US women's soccer team wins first W Gold Cup after beating Brazil in final

 The United States women's soccer team won the first-ever Concacaf W Gold Cup on Sunday following a 1-0 victory over Brazil at Snapdragon Stadium in San Diego, California.

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USA captain Lindsey Horan scored the only goal of the game with a brilliant header at the back post just moments before halftime.

It was far from a classic performance by the USA, which is undergoing something of a rebuild after last year's World Cup disappointment, but it did enough to keep Brazil out during a tight final.

"This is a group that is moving forward together, that still wants more time together. It's time to get back into the club [seasons] for them and do those things, but we really enjoy being together and feel like we're just getting started," the coach said. interim Twila Kilgore after the win, according to ESPN.

"This is a group that is just getting started."

All of the U.S. players celebrated on the field at the end of the game, as the 31,528 spectators in attendance cheered.

It wasn't an easy road to the title for the USA.

On Wednesday, the team beat Canada in a penalty shootout in the semifinal with the game being played on a very soggy field in San Diego after heavy rain in the buildup. As a result, huge sections of standing water affected the path of the ball and the players' ability to run with it at their side, with both spectators and Canada's head coach calling the game "unplayable."

The US women's team learned many lessons in this tournament. They learned that they can be outplayed on the field by a team like Mexico if they are not careful. They also learned that they can rely on their defense, but that was never really in doubt as defense was not the problem in last year's World Cup.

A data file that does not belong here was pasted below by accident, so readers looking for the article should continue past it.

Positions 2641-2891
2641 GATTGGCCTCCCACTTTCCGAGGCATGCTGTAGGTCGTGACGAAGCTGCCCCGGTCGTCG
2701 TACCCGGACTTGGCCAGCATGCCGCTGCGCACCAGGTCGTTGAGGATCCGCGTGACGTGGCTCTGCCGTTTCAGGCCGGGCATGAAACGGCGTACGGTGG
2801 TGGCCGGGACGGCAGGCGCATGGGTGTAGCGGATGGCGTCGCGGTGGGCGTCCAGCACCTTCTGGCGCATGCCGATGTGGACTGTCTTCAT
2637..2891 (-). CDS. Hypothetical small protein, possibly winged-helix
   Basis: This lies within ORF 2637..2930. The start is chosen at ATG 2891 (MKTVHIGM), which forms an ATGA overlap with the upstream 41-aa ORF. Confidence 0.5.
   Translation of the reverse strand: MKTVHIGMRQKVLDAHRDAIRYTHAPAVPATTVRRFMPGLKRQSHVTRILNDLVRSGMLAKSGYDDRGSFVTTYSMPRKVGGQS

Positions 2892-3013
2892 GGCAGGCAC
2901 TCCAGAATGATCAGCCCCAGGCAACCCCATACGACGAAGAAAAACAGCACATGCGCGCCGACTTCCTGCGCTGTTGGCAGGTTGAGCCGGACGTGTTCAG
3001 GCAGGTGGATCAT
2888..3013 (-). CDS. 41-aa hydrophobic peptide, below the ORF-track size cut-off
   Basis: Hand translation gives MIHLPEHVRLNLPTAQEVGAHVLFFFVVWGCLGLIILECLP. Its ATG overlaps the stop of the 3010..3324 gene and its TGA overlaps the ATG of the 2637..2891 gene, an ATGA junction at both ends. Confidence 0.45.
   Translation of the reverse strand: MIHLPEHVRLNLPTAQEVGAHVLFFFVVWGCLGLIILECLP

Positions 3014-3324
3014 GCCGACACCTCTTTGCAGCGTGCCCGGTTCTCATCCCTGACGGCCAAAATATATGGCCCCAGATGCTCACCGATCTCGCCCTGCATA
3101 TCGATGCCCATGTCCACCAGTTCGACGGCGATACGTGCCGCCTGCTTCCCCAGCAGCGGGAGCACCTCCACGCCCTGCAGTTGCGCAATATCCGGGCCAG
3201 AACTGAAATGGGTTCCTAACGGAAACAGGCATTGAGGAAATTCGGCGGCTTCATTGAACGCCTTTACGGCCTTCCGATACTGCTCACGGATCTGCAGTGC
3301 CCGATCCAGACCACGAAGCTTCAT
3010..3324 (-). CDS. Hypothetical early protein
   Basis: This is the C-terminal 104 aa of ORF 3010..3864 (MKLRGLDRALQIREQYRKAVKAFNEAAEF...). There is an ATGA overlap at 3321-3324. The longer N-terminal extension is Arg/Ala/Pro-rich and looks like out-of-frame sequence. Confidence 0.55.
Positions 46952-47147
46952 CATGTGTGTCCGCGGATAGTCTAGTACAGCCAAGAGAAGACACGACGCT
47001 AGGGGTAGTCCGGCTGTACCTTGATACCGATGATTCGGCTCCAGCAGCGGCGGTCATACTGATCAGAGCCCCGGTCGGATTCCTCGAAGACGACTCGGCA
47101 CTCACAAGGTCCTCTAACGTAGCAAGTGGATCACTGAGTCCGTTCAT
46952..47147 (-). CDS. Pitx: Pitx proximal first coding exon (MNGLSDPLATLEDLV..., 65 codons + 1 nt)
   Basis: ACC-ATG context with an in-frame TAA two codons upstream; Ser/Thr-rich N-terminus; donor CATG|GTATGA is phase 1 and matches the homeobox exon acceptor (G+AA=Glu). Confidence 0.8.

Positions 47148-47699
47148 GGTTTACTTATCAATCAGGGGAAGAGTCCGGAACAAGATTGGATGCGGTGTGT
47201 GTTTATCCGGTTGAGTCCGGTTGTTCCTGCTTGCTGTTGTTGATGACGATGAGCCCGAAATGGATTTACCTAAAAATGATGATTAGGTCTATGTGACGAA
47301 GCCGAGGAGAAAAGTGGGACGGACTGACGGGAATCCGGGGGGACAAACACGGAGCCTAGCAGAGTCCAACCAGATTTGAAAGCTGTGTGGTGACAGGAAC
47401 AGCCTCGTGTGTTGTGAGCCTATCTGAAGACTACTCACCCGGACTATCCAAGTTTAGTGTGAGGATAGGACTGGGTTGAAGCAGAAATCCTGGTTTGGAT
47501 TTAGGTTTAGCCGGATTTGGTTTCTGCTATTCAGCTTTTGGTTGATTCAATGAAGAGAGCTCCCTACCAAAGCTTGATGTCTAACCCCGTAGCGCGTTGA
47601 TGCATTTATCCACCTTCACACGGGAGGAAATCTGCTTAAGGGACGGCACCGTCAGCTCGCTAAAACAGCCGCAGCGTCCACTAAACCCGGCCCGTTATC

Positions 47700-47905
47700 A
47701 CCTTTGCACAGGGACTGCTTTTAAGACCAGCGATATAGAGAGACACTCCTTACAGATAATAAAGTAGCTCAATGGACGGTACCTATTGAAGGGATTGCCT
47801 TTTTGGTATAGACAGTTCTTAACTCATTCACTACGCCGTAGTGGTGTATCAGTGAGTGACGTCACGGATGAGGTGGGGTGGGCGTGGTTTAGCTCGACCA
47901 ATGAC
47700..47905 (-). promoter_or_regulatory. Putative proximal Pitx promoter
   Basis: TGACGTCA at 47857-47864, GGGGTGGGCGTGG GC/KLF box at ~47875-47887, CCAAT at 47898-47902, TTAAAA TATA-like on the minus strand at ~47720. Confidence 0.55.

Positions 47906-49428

They learned they can trust some of their younger players. Korbin Albert has shown the ability to shake things up in midfield. Sophia Smith and Trinity Rodman appear to have overcome any disappointment from last year.

Yes, they could create a little more. This team needs Rose Lavelle for 90 minutes per game, or at least 75 or so. This team could use a more experienced player in a defensive midfield role to free up Lindsey Horan to lurk further up the pitch. Alex Morgan still has bursts of speed, but perhaps that could be better in a backup role.

But the big takeaway tonight shouldn't be how this game prepares the U.S. for the Olympics. This tournament brought together the best teams from Concacaf (except Jamaica, whose qualifying effort was halted in a player protest) and South America, and delivered outstanding games. The result won't add another star to the US shield, but this trophy is well worth celebrating on its own.

So if you're wondering if the US women's team can bounce back from last year, the answer is that they already have. Let's go back to where we started three hours ago. This game had the hallmarks of the 2008 Olympic final, when the USA earned what I consider the most surprising victory in their history, beating a dazzling Brazilian team 1-0.

The odds probably weren't that stacked against the US here tonight. For starters, this game was in San Diego, not Beijing, and you have to give credit to Honduran referee Melissa Borjas for not being intimidated by the partisan home crowd. But if you watched the semifinals, you couldn't be blamed for thinking this game was one Brazil had at least a 50-50 chance of winning.

But the US has been clinical here. Give it a half chance, and they stop it. Get a half chance, and finish it.

This was not domination, far from it. But at no point were U.S. women hanging on for dear life. The defense conceded nothing. The attack created the right thing.

It's a shame this victory doesn't get the attention it deserves simply because it's not the World Cup or the Olympics. Aside from those major trophies, this could be ranked, should be ranked, as the greatest in the history of U.S. women's soccer.

The U.S. women's national team lifted Concacaf's first W Gold Cup on Sunday, beating Brazil 1-0 in a hard-fought performance that served as a positive sign of progress as the team rebuilds in time for the Olympics.

Captain Lindsey Horan scored the only goal of the game in the first minute of first-half timeout. Sam Coffey was persistent in midfield and won the ball and then sent it towards Trinity Rodman who was sprinting down the right flank. Rodman and

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